Maria Ingrande Mora
published: 9th March 2021
Sixteen-year-old Nate is a GEM—Genetically Engineered Medi-tissue created by the scientists of Gathos City as a cure for the elite from the fatal lung rot ravaging the population. As a child, he was smuggled out of the laboratory where he was held captive and into the Withers—a quarantined, lawless region. Nate manages to survive by using his engineering skills to become a Tinker, fixing broken tech in exchange for food or a safe place to sleep. When he meets Reed, a kind and fiercely protective boy that makes his heart race, and his misfit gang of scavengers, Nate finds the family he’s always longed for—even if he can’t risk telling them what he is.
But Gathos created a genetic failsafe in their GEMs—a flaw that causes their health to rapidly deteriorate as they age unless they are regularly dosed with medication controlled by Gathos City. As Nate’s health declines, his hard-won freedom is put in jeopardy. Violence erupts across the Withers, his illegal supply of medicine is cut off, and a vicious attack on Reed threatens to expose his secret. With time running out, Nate is left with only two options: work for a shadowy terrorist organization that has the means to keep him alive, or stay — and die — with the boy he loves.
Galley provided by publisher
CWs: abuse, descriptions of gore, starvation
Nothing quite hits like a found family in a dystopian situation hits. There’s something about the whole potentially-mistrustful people thrown together by circumstances who come to trust and love each other that is just it.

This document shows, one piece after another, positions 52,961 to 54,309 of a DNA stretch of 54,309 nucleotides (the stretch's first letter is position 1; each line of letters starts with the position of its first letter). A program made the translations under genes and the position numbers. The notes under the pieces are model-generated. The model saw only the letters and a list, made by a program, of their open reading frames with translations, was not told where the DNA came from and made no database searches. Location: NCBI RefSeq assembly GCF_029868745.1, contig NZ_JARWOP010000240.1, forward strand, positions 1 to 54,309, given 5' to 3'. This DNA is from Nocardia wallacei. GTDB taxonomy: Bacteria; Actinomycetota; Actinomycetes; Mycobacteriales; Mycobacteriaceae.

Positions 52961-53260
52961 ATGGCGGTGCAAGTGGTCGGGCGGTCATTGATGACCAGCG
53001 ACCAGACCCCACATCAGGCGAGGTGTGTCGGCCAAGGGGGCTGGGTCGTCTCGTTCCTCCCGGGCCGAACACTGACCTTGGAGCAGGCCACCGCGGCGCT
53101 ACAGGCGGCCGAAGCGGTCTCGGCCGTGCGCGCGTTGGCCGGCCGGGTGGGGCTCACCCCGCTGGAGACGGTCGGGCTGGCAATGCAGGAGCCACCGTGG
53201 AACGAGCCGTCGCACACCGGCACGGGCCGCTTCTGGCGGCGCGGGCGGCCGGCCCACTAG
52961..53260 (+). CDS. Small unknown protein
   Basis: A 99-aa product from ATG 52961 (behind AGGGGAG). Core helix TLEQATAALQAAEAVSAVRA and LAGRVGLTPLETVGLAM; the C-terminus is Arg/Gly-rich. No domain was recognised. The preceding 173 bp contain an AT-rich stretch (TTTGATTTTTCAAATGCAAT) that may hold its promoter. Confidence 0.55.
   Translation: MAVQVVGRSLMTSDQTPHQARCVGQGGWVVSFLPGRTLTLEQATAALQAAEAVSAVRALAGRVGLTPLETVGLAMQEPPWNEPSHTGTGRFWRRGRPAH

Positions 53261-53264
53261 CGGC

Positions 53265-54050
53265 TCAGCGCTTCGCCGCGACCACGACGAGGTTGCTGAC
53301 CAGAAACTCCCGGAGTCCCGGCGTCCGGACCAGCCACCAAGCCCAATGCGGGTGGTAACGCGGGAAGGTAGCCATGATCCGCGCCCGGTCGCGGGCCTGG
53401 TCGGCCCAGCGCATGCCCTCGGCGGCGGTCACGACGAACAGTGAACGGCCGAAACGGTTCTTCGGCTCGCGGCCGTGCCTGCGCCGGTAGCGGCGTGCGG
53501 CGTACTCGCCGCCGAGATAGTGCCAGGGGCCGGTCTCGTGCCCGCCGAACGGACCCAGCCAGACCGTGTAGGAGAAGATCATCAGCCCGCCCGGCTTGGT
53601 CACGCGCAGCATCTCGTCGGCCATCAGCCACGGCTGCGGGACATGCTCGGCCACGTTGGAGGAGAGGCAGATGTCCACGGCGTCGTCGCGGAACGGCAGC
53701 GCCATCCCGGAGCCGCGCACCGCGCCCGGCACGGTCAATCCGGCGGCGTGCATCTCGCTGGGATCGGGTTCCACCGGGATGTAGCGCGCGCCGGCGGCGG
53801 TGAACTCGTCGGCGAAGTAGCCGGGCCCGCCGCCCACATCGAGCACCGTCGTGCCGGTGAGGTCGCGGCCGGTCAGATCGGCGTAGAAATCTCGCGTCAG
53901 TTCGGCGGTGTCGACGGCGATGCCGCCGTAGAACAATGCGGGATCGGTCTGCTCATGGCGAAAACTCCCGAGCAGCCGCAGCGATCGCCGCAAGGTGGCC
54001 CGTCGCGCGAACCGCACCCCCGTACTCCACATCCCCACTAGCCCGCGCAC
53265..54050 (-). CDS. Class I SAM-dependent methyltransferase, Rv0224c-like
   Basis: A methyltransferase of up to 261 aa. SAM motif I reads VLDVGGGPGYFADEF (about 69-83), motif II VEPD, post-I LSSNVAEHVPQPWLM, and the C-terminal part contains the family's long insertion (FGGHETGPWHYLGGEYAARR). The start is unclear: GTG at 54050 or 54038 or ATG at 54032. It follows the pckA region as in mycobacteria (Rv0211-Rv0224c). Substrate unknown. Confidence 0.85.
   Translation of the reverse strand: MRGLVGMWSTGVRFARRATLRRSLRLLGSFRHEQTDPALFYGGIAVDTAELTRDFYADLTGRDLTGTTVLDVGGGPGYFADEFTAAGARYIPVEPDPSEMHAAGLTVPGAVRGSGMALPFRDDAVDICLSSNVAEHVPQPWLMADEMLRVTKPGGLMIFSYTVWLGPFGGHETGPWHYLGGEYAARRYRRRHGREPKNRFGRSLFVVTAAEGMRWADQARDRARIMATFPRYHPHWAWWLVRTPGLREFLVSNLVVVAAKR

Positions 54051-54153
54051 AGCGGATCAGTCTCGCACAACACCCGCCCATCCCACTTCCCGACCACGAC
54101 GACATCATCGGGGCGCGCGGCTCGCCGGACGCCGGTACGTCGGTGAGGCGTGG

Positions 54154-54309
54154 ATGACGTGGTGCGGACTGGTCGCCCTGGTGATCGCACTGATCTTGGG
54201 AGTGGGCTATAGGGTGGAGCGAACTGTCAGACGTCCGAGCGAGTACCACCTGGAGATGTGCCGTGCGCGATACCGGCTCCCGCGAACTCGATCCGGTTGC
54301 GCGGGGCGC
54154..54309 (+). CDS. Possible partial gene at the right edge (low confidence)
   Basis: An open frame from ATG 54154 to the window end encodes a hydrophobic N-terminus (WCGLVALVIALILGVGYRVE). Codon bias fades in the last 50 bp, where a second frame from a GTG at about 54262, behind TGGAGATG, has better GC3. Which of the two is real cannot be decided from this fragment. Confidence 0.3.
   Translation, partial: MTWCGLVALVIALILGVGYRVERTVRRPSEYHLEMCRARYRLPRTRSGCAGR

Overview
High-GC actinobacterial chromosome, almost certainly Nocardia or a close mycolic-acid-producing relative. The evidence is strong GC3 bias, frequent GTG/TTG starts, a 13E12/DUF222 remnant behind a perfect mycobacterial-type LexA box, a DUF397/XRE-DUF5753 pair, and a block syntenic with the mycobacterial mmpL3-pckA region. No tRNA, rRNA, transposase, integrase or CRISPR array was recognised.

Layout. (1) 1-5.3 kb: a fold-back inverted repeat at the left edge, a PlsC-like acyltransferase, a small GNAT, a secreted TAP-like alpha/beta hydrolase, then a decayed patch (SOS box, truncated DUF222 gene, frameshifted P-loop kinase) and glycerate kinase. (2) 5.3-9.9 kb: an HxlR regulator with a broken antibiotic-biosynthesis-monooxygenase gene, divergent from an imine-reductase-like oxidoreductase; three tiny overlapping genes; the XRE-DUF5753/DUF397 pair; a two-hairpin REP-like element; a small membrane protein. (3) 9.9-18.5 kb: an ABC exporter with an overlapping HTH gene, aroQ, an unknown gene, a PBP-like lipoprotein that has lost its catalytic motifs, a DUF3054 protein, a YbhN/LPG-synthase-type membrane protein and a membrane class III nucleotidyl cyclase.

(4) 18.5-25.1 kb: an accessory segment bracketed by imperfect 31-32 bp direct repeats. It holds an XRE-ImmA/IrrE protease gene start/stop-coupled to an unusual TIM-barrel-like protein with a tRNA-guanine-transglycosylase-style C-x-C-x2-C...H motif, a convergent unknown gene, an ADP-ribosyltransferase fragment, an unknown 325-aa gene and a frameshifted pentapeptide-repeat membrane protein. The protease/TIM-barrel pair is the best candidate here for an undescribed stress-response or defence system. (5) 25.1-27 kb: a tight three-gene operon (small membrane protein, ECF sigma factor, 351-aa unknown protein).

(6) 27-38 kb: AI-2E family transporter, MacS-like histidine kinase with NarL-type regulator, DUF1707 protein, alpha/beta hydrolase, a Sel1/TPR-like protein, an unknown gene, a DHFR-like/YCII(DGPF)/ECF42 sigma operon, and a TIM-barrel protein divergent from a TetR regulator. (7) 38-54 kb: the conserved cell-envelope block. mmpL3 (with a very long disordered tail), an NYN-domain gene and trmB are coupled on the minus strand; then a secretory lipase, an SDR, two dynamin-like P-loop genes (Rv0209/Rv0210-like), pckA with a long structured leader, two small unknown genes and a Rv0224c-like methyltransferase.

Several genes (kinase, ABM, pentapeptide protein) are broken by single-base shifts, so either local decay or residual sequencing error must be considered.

And that is what Fragile Remedy delivers.
In this world, rich people keep genetically engineered “bodies” as a cure for fatal lung-rot. Nate is one such “body”, but he is hidden in the Withers, a quarantined region. He is part of a small gang, led by Reed, but they do not know his secret.
YA dystopia used to be one of my favourite genres (not to say it’s totally fallen from favour now, I just read it less), so I always knew I would enjoy this book. It is a fast-paced dystopia, but still centered around a family, and fighting for your family.
I think it’s clear from the above what my favourite part of this book was. I mean, let’s be real, was it ever likely to be anything else? (Although I will admit that Nate and Reed came close.) Give me a found family fighting together and I’ll attach myself to them like a limpet. Yes, it did also help that Nate and Reed were so good, but I would have liked the whole family either way.
If there was anything I liked less about the book, it’s that it all felt a little superficial to me, plotwise. I’m not sure why, and it’s not like every book has to be some deep and meaningful story. It’s just that this felt sort of light on the ground. But hey, the characters and my love for them definitely made up for that.
So if you’re looking for a good, standalone dystopia, focusing on family (and, really, who isn’t), this is the one for you.